To you it has been given to know the secrets of the kingdom of heaven, but to them it has not been given. For to the one who has, more will be given, and he will have an abundance, but from the one who has not, even what he has will be taken away. This is why I speak to them in parables, because seeing they do not see, and hearing they do not hear, nor do they understand. Indeed, in their case the prophecy of Isaiah is fulfilled that says: “You will indeed hear but never understand, and you will indeed see but never perceive. For this people’s heart has grown dull, and with their ears they can barely hear, and their eyes they have closed, lest they should see with their eyes and hear with their ears and understand with their heart and turn, and I would heal them.” But blessed are your eyes, for they see, and your ears, for they hear. For truly, I say to you, many prophets and righteous people longed to see what you see, and did not see it, and to hear what you hear, and did not hear it. (Matthew 13:11-17)”

          This answer is absolutely telling. It’s telling because, in effect, Jesus is telling them: “I speak in parables because the truth of the kingdom of heaven is not theirs to know. They think they see the truth of my kingdom, but they don’t. They think they understand, but they can’t. If they did, they might turn and repent.”

          It’s hard to grasp the idea that Jesus would not want people to know what He was saying. Yet, He didn’t.

          Jesus’ explanation of His use of parables reveals that they had a two-fold purpose: to harden the hearts of some who heard, and to cause others to seek out Jesus and ask Him what He meant.

          Every time He spoke, He was simultaneously excluding some and including others. Some, after hearing His particularly difficult teachings, turned away and “no longer walked with Him” (John 6:66). But others were drawn to Him. They did not simply accept the unknown, but were fueled by what they did not know to learn more. As the leader of a brainwashing cult, Jesus confused people with parables to break down their rational defences to prepare them for the teaching of the cult. Jesus’ main goals were to separate people from their families and then brainwash them.

          • Ian

            Thank you for responding without either acknowledging or addressing my point. Since you’ve merely repeated your original point in different words, and I don’t want to do the same, I’ve nothing to add.

          • John MacDonald

            Hi. Jesus did not tell parables because profound truths were contained in the parables, but because confusion at the parables would draw the listener into a closer relationship with Jesus. As the leader of a brainwashing cult, confusing parables were one way Jesus drew the gullible in. When Jesus told confusing parables, the proper response was for people to go to Jesus and say, “What in the world? That made no sense, Jesus. What did you mean by that parable?” And Jesus always responds by saying, “Ah! I was waiting for you to ask. Let’s talk about it.” And that is what He does. He sits around and discusses the parables with those who want to learn more and who come to Him seeking a relationship. That is why He tells the apostles in Matthew 16 that their eyes and ears are blessed because they see and hear what many prophets have longed for. What did they see and hear? Not the parables…. but Jesus Himself.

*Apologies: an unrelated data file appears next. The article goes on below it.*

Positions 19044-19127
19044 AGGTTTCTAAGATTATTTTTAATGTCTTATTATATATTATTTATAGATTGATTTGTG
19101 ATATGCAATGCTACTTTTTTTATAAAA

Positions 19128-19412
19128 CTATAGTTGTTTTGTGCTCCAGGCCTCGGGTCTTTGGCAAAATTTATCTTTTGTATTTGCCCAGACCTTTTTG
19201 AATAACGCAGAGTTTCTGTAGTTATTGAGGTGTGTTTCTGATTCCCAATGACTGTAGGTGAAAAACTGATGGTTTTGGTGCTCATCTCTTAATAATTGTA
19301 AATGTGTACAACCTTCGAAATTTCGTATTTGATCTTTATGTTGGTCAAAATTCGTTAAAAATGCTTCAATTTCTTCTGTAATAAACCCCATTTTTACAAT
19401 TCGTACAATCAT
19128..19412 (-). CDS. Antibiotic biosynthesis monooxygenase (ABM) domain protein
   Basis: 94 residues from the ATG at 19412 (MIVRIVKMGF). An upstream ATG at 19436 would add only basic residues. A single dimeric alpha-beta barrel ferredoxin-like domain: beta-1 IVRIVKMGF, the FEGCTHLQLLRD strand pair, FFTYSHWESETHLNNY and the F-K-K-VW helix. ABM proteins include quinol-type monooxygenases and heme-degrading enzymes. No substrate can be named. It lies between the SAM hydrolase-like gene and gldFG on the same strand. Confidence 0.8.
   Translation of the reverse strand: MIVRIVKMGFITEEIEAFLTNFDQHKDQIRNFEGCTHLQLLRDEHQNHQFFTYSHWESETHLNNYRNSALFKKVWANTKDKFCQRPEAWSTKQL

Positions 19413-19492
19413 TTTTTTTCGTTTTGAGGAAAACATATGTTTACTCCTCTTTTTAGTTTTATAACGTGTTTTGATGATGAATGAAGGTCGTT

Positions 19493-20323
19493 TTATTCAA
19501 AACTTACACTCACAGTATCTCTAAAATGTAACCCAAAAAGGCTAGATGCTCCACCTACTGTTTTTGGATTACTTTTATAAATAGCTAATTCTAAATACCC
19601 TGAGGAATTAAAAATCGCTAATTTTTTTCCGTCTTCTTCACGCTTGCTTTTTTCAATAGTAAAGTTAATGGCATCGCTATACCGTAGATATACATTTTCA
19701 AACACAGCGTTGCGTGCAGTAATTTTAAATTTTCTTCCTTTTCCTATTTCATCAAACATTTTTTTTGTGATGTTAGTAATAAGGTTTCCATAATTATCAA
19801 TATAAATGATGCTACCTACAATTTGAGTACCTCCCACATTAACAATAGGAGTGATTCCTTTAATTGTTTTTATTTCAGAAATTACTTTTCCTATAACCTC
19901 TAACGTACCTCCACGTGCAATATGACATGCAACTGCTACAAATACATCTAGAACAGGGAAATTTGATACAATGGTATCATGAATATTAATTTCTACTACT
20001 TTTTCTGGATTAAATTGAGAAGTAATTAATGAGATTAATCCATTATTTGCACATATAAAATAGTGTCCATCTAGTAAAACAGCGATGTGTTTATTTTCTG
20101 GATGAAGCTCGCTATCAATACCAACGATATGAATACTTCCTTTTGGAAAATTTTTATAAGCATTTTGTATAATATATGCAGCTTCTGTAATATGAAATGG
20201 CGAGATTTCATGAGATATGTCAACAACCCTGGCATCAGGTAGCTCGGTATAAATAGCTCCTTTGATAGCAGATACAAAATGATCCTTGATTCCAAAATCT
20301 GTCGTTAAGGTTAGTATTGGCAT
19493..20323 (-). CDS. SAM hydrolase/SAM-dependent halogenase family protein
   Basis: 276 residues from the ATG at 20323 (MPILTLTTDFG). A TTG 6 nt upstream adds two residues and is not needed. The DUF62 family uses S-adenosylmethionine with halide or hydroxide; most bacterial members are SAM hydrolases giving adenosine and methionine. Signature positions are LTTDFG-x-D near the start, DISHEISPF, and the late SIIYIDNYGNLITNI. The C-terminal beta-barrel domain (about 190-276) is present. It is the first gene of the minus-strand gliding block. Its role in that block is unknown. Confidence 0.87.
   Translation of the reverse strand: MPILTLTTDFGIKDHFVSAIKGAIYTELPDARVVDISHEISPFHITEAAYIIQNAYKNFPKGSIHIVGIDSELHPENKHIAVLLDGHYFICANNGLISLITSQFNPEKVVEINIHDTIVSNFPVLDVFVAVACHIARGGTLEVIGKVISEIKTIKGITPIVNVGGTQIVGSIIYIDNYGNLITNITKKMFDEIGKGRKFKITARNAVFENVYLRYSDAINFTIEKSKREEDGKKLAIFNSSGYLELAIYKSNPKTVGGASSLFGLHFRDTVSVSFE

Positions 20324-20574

• Ian

            You’ve still not acknowledged or responded to my point. You just respond with the same point in different words. You’re clearly not copying and pasting. Are you under the impression that I disagreed because I didn’t understand your point? You seem to have the fingers in ears approach of true believers.

        • Andrew Dowling

          I think it’s clear this is Mark extrapolating an ahistorical rational to further his own claims re: the reason for parables. Given their very early rise in the Jesus tradition (Q, Thomas) and their place in Rabbinic culture in general, they likely go back to the historical Jesus. And parables were definitely a teaching and conversation starting device; they were not some clever way to disguise anything from anyone.

          Perhaps we agree on all this; unclear from the post.

          • Ian

            Yes, that would be my reading too. The rationale also fits Mark’s general concerns for his portrayal of Jesus.

            I think John’s preoccupation with unsettling Christians, rather than figuring out the text, is leading him to be uncritical.

          • Andrew Dowling

            Fully concur.

    • Cecil Bagpuss

      John, what you meant to say is that the inventors of the Jesus myth very cleverly made it look as if Jesus was a cult leader in order to create a more convincing deception. They were very cunning, but they completely blew it by preserving the letter to the Hebrews. As you know, the following is all too obvious:

      Further evidence lies in the fact that Jesus in this gospel [i.e., Hebrews] sprinkles his blood on objects in outer space, not on earth. Though he does not die in the celestial temple, he nevertheless must carry his blood there.

      • John MacDonald


    • John MacDonald

      As a typical leader of a brainwashing cult, it was of the utmost importance for Jesus to isolate potential disciples from their families. This would increase their dependency on Jesus and the cult. For example, in Luke 14:26 we read that: “If anyone comes to me and does not hate father and mother, wife and children, brothers and sisters—yes, even their own life—such a person cannot be my disciple. (Luke 14:26)”

  • John MacDonald

    Jesus was a moral monster for getting men to abandon their families to follow him. This is one of the points raised by Dr. Hector Avalos in his new book “The Bad Jesus,” see